It is a daily experience that listening to predominantly rhythmic music often spontaneously triggers toe tapping, foot tapping, or head nodding, synchronous with the beat, and is perceived as pleasurable. It is an almost automatic and often involuntary process that does not require cognitive awareness in order to perform rhythmical movements in synchronization with the perceived beat (Phillips-Silver and Trainor, 2005; Trost et al., 2014). It also requires no musical skills or formal musical training, and is mostly and easily triggered by auditory stimulation. It has been shown that rhythm processing, i.e., both the production of rhythmic movements and the perception of rhythmic sounds, activates the basal ganglia and here the putamen in particular, the supplementary motor area (SMA), pre-SMA, and cerebellum (Grahn and Brett, 2007; Zatorre et al., 2007; Chen et al., 2008a,b; Grahn and Rowe, 2009); but also other substructures have been identified as structures that encode musical meter, like the caudate nucleus (Trost et al., 2014). Moreover, studies have also shown that the perception of rhythms with a preferred tempo increases activity in the premotor cortex (Kornysheva et al., 2010).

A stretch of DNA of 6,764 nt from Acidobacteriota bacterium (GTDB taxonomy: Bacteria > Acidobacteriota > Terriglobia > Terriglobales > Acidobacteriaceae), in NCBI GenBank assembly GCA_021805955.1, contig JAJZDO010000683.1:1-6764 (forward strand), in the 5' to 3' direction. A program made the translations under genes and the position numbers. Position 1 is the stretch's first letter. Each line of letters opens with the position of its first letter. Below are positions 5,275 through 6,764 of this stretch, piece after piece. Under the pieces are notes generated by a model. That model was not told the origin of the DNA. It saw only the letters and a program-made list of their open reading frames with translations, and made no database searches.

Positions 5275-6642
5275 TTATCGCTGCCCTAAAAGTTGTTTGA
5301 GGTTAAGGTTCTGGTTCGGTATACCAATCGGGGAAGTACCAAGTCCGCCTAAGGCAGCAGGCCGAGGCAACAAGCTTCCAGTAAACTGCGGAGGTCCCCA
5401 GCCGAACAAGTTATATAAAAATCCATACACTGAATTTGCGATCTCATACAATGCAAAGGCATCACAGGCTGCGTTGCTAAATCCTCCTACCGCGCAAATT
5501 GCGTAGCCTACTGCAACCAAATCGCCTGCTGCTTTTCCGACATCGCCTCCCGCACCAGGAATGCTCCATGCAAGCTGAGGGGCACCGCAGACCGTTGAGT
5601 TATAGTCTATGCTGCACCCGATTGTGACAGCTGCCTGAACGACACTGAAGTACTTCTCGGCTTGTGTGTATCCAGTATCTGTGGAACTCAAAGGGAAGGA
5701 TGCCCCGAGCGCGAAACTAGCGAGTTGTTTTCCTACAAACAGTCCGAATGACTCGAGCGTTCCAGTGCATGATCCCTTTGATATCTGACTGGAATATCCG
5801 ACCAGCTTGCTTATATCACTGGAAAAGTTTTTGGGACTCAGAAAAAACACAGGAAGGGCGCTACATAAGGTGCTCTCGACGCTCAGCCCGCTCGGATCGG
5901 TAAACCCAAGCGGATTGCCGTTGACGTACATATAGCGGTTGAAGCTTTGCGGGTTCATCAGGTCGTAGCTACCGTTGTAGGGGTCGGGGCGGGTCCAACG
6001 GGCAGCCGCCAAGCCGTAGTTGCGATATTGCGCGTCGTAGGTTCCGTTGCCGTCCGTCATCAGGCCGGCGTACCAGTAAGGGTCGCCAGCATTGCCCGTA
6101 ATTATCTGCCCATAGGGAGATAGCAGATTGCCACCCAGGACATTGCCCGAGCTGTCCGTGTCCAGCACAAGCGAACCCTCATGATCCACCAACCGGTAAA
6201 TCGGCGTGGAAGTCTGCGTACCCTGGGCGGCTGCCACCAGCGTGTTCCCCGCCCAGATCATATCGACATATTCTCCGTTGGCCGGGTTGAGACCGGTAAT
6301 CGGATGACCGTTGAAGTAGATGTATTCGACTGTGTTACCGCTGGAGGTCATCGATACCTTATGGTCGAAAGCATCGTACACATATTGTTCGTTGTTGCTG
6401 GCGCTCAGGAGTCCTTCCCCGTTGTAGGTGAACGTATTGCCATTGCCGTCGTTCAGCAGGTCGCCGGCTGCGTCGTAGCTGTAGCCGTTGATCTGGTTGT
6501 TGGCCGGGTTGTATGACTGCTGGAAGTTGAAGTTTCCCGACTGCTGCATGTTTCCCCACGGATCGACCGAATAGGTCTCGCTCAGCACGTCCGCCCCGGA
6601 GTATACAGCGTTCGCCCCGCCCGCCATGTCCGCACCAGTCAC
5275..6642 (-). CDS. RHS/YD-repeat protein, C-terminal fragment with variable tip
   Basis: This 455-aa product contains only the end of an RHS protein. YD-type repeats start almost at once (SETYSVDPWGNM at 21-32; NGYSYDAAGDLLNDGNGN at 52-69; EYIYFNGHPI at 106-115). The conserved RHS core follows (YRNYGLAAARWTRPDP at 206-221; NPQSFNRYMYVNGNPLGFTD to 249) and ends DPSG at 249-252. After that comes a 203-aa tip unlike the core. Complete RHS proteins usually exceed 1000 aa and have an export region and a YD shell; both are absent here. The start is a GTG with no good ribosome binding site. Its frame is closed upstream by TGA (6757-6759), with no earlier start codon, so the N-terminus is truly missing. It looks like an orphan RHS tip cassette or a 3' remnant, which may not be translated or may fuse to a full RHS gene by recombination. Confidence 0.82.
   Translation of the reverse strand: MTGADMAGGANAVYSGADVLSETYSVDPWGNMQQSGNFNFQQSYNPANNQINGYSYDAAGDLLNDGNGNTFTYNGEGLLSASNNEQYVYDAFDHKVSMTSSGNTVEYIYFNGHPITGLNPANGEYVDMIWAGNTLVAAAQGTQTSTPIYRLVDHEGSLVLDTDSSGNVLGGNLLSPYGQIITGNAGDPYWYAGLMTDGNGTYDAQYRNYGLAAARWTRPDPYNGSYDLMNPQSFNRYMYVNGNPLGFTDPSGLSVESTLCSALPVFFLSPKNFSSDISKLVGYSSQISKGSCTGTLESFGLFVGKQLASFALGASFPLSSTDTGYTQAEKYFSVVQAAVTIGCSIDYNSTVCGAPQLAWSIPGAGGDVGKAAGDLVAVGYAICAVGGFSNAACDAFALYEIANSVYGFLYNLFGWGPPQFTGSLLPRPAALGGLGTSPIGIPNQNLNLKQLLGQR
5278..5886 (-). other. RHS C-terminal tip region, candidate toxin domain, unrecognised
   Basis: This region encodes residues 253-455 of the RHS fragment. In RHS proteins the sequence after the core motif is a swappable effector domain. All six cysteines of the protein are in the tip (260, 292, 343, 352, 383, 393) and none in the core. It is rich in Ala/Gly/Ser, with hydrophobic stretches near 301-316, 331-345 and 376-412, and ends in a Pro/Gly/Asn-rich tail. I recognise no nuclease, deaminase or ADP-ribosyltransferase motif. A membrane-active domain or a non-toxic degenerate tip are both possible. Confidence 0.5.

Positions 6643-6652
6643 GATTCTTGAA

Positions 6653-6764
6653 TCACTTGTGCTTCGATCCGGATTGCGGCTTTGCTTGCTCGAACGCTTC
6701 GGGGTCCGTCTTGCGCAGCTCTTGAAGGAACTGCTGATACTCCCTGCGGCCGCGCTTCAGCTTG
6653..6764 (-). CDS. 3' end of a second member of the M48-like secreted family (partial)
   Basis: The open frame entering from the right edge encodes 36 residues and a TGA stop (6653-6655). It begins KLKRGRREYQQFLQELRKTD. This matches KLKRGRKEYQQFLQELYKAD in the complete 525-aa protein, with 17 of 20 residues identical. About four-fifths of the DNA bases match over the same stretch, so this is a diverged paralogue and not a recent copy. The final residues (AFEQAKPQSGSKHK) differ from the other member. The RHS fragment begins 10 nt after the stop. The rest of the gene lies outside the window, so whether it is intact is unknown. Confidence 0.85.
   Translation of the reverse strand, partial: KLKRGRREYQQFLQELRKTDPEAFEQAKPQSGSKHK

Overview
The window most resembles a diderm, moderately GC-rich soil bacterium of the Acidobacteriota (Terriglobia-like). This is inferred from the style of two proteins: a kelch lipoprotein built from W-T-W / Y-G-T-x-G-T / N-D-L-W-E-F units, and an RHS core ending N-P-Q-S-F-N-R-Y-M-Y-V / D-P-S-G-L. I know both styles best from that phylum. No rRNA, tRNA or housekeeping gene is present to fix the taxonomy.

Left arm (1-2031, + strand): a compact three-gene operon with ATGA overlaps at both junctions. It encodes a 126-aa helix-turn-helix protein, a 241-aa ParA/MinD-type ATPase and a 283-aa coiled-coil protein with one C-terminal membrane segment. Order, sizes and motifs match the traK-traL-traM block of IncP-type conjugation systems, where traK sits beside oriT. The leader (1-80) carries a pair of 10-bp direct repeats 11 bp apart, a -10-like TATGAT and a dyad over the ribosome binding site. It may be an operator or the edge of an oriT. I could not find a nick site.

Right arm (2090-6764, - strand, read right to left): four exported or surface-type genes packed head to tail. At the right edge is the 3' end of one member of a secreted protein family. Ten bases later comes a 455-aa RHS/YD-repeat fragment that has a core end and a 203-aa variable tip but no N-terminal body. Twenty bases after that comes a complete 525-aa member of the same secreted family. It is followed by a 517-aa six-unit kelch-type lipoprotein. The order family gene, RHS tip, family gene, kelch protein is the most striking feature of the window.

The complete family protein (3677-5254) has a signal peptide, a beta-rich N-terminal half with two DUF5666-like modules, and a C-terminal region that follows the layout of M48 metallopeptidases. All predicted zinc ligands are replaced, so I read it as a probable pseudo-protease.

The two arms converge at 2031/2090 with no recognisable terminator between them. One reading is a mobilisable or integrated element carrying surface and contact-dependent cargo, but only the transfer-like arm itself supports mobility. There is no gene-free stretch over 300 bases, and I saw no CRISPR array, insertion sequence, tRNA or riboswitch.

Besides rhythm, there is mounting evidence that listening to music induces emotional experiences and could interact with the affect systems. Neuroanatomically, these processes are tightly linked not only to the amygdala, but to a network that is involved in expecting and experiencing reward (Levitin and Tirovolas, 2009; Chanda and Levitin, 2013; Koelsch, 2014; Salimpoor et al., 2015). In particular the ventral striatum, comprising the caudate nucleus and the nearby nucleus accumbens together with the ventral tegmental area, the ventral pallidum and other, mainly frontal areas have been repeatedly related to music listening (Blood and Zatorre, 2001; Levitin and Tirovolas, 2009; Chanda and Levitin, 2013; Salimpoor et al., 2013, 2015; Zatorre and Salimpoor, 2013; Koelsch, 2014; Zatorre, 2015). Interestingly, Salimpoor et al. (2011) demonstrated an anatomically distinct increased release of dopamine, depending on whether an emotional response to music was anticipated or experienced. While the dorsal striatum demonstrated an elevated release of dopamine only during the anticipation of an emotional response to the music, the nucleus accumbens demonstrated this during the experience of an emotional response (Salimpoor et al., 2011). Further, the activity of the nucleus accumbens also served as a predictor of the amount one would spend for the music (Salimpoor et al., 2013).